UNIONS TELL QANTAS: FIX SEX-DISCRIMINATION FIASCO NOW
Release date: 13/02/2010
The Transport Workers Union has filed an application for a general protections dispute with Fair Work Australia that seeks to reverse a recent decision by Qantas to bar all women from 47 new permanent positions created at Sydney Airport.
By ACTU PRESIDENT SHARAN BURROW AND
TWU NATIONAL SECRETARY TONY SHELDON
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Qantas recently replaced 67 temporary positions with 47 permanent staff after it merged its cabin cleaning and ground handling operations at its international division.
The TWU will argue that Qantas indirectly and directly discriminated against the 14 sacked female employees because Qantas froze all the women out from retraining while male employees were offered that opportunity, and subsequently hired.
The ACTU has voiced its support for the TWU’s application.
“I’ve been working faithfully for Qantas,” sacked worker Jessica Wang said. “We thought we would be rewarded with a permanent job, Qantas has slammed the door on us.”
TWU National Secretary Tony Sheldon said the move illustrated a cascading culture of impunity in Qantas.
“Where is the accountability at our national airline? The airline’s growing culture is one where they believe they are not accountable to the law, not accountable to employees, not accountable to passengers, and not accountable to shareholders.
“Qantas is running a bubblegum HR operation: employees are chewed up and spat out.
“These fourteen women, these breadwinners for Australian families, are bravely standing up for women at Qantas and every woman in Australia.
“The Australian community will not tolerate their mothers and sisters and daughters being thrown on the scrap heap simply because they are women.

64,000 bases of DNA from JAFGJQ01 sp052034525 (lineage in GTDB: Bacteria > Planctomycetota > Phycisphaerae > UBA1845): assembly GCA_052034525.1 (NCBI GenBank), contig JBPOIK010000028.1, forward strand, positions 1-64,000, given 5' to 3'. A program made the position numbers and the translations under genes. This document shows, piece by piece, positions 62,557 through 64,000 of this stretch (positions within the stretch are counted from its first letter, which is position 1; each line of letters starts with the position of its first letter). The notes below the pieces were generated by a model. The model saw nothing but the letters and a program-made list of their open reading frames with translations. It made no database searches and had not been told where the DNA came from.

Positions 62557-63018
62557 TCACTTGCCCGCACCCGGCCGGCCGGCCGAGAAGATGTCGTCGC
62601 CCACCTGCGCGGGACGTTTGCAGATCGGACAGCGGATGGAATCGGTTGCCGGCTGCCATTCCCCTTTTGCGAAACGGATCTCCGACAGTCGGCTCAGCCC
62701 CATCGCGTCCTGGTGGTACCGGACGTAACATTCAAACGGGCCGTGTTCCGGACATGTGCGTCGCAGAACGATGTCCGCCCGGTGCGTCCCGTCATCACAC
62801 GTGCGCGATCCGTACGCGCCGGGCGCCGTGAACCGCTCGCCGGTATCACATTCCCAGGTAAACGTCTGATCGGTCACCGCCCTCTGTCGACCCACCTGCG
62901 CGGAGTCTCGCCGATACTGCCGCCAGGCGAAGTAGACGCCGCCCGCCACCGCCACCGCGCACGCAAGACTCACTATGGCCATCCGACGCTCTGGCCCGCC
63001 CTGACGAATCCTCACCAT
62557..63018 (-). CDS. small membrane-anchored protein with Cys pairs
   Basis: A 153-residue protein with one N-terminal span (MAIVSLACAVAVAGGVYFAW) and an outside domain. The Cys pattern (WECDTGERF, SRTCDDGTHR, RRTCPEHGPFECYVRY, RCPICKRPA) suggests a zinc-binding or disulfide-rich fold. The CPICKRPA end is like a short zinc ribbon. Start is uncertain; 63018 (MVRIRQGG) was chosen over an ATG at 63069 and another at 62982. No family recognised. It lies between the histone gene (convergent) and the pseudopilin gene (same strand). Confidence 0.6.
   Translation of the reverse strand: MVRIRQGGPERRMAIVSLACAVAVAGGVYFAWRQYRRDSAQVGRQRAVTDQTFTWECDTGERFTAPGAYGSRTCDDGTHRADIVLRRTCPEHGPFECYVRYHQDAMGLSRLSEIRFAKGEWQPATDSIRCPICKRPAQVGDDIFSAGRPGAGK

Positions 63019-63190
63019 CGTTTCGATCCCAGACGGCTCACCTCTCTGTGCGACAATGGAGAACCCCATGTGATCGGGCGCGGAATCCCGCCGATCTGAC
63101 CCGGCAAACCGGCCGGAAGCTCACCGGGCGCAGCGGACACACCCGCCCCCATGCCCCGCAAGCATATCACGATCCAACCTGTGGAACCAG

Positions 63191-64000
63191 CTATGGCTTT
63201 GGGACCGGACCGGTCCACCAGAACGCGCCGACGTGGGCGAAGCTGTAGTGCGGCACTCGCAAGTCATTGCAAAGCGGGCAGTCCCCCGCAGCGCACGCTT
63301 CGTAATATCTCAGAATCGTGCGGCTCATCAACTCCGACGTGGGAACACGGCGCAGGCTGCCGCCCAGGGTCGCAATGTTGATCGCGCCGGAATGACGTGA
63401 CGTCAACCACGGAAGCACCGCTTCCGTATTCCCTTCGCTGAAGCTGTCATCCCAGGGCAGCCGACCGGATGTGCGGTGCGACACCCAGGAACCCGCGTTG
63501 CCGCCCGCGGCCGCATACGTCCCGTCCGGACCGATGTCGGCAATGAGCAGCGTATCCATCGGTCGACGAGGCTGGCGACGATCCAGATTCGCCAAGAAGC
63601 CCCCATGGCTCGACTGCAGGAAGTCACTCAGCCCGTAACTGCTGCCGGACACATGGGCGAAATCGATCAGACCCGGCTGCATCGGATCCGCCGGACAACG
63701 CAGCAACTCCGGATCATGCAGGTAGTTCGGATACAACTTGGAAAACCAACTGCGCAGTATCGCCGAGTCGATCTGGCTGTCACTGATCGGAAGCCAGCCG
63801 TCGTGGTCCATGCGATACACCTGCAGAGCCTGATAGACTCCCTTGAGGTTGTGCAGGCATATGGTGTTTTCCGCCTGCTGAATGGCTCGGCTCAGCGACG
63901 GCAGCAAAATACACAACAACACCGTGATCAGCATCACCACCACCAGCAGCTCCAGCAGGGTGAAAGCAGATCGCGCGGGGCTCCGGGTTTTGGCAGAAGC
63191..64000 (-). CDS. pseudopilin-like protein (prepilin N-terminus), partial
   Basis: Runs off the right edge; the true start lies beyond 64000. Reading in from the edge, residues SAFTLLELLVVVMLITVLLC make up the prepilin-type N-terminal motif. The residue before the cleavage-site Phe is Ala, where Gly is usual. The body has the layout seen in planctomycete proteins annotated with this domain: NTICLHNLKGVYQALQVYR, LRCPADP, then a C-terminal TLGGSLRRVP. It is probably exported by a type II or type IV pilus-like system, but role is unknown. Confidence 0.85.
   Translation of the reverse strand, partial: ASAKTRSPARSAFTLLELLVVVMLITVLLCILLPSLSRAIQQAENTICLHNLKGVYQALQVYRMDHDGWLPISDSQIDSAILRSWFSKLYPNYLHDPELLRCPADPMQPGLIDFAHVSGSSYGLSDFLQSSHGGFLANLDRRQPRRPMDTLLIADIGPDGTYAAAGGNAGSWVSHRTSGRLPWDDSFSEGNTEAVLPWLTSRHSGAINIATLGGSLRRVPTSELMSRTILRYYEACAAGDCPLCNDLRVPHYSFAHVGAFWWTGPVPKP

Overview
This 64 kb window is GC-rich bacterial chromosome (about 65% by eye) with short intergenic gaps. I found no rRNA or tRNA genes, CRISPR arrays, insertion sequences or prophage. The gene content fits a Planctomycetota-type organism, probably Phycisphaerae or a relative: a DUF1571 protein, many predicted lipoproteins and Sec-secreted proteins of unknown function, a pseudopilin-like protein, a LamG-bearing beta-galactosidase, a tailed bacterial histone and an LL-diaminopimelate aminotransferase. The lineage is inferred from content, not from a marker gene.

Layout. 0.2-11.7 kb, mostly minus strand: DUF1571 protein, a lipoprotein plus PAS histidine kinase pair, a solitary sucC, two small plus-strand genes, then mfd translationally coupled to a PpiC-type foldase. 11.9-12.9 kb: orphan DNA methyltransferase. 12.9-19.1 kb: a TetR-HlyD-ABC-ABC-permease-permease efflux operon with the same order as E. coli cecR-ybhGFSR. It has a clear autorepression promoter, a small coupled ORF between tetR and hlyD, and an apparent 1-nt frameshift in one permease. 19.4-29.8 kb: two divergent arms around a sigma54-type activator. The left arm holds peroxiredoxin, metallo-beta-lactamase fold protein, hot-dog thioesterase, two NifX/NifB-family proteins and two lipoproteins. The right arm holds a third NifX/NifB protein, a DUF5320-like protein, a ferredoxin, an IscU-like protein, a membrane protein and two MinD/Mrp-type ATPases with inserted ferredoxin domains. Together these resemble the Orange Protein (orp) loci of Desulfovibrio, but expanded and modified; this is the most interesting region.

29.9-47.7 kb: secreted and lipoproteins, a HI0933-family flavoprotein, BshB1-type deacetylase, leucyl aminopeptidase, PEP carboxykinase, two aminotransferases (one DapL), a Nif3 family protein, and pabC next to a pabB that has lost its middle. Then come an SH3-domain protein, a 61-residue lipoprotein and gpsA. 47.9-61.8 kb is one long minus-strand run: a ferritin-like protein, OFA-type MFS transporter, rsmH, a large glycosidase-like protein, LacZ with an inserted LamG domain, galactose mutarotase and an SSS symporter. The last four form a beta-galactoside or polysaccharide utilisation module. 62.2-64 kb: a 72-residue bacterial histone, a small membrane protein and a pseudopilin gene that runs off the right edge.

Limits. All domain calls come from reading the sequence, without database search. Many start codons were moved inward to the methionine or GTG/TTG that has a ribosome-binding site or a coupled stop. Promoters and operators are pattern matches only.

“In denying justice to these women, our national airline stands condemned before the Australian community.”
ACTU President Sharan Burrow said the peak union body backed the TWU’s case.
“Women face considerable barriers to greater participation in the workforce,” ACTU President Sharan Burrow said.
“The union movement is committed to structural changes to remove these obstacles, such as better childcare, flexible working arrangements and pay equity.
“But employers must lift their game, and the behaviour of Qantas is disgraceful.
“We are steadfastly committed to ensuring that all forms of discrimination at work are eliminated.
“Qantas is an Australian icon, and I expect them to play a lead role in providing a workplace that is free from discrimination.
“The new Fair Work Act provides for the fast resolution of this kind of dispute and I expect the independent umpire take a hard stand on this kind of outdated behaviour.
“If the CEO isn’t prepared to step in and ensure some common sense in this matter then the independent umpire should ensure that these women get a fair go.”
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